This was another one from the Hell’s Backbone Grill newsletter and it feels really appropriate for getting used to a new job and starting the long trek through January, after all the celebrations are over. (Bonus, it’s the first time I’ve seen “bindweed” used in a poem.)
Though It Is Tough to Choose It
by Rosemerry Wahtola Trommer
Even a small discontent is enough to shut us down,
convince us that the world is cold and indifferent.
Everywhere there’s evidence of this: The slush
that falls on your car seat when you open the car door.
The carrion eaters with their great black wings
that linger beside the road. You pray for sun,
and it gets darker. Someone asks
you a question, and you see your whole life
fold into one small envelope of failure.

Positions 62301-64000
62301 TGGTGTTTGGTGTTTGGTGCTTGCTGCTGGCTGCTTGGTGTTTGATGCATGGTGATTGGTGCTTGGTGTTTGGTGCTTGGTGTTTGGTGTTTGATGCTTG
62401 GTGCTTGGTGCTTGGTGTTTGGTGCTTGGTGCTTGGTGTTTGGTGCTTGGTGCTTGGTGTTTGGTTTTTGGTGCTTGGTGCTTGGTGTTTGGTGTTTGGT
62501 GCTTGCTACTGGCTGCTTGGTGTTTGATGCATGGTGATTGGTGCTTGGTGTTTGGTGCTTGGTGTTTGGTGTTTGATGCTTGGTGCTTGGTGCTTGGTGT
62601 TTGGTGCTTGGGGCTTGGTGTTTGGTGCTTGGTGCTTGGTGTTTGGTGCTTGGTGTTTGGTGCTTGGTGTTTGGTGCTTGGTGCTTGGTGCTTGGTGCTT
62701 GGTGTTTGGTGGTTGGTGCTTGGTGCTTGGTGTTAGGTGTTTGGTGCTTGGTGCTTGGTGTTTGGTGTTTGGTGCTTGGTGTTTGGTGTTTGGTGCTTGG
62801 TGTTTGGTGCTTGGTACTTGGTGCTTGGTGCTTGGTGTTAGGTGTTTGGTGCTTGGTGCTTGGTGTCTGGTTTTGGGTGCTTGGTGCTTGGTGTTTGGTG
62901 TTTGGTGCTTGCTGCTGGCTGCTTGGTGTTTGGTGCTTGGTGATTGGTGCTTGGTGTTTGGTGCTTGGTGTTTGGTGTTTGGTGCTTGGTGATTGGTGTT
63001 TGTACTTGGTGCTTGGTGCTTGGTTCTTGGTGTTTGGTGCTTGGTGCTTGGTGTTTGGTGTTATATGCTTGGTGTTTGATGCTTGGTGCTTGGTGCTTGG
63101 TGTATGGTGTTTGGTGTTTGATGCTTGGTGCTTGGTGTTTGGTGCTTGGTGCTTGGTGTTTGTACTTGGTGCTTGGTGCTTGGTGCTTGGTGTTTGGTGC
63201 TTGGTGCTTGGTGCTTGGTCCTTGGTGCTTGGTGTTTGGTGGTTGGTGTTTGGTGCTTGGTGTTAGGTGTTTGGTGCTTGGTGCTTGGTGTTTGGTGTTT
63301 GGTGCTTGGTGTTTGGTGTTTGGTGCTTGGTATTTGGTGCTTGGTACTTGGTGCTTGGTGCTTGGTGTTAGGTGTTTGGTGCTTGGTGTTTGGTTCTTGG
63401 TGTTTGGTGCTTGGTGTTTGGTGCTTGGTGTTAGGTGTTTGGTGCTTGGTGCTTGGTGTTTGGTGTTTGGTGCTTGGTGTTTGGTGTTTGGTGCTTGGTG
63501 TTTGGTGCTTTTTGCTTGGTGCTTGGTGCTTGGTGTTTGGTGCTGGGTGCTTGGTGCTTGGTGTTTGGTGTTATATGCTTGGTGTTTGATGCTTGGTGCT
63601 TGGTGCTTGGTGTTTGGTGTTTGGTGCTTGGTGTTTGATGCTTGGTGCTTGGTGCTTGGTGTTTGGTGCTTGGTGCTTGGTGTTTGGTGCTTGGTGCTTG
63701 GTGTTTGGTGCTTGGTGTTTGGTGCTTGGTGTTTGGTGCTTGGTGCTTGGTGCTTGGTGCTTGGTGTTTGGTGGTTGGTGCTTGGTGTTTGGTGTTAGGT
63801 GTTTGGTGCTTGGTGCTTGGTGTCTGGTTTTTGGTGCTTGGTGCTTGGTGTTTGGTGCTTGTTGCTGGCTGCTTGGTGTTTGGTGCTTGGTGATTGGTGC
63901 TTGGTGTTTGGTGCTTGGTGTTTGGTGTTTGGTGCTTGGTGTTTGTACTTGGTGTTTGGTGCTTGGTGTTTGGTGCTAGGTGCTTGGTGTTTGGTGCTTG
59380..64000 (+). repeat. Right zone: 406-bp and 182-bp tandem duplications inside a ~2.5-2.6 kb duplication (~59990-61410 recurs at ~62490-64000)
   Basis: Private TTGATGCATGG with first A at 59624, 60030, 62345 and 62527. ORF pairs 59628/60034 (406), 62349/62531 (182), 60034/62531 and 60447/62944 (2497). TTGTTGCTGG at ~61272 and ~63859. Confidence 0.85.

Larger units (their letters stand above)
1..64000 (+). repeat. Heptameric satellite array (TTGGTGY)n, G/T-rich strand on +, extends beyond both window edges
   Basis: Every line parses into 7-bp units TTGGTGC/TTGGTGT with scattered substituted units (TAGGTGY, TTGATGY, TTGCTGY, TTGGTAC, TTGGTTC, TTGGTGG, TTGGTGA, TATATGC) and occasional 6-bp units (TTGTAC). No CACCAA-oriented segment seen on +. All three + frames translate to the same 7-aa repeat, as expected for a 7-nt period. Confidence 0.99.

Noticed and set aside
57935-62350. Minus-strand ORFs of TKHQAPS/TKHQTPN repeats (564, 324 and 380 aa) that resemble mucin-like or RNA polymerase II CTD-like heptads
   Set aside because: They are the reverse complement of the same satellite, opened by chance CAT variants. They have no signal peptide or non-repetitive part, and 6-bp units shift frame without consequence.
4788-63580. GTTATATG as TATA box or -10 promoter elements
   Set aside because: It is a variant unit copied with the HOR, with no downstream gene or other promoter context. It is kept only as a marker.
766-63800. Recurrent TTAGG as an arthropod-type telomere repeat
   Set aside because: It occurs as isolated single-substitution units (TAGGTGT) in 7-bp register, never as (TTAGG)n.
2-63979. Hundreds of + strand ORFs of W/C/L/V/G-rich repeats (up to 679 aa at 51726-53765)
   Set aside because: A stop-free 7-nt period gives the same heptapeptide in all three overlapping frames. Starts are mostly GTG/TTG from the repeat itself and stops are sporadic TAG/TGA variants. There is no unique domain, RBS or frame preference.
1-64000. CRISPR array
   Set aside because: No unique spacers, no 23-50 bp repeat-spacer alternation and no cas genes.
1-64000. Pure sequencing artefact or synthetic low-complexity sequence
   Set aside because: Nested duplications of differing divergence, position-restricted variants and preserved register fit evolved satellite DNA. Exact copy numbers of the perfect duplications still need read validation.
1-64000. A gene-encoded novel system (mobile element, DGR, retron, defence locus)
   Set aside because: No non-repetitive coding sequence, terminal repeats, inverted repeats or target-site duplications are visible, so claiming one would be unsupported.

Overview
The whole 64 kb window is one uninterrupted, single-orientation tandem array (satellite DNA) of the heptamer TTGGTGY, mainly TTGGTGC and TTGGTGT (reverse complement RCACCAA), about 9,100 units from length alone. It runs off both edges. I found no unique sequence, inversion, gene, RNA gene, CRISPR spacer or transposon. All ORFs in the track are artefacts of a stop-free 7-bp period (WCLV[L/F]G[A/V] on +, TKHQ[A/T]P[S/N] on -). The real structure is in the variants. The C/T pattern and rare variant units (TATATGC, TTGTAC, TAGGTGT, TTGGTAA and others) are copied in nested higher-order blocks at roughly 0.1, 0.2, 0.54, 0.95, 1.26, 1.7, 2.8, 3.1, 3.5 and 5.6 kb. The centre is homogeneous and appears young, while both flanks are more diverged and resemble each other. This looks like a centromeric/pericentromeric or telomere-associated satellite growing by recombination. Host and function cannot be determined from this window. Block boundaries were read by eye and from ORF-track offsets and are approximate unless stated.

Then one day you hit against the same
impassable wall you always hit and this time you fall
to your knees, not because you are weak,
but because at last you are ready to be opened.
Oh sweet failure, how it leads us.
Any unhappy ending is only an invitation
to crawl into the blank pages
of the next unwritten chapter.
It was never success that transformed us—
always the breaking. Not the breaking itself,
but the mystery inside pushing through us
like bindweed through pavement
making cracks in everything
we think we know so that the world
can come streaming in.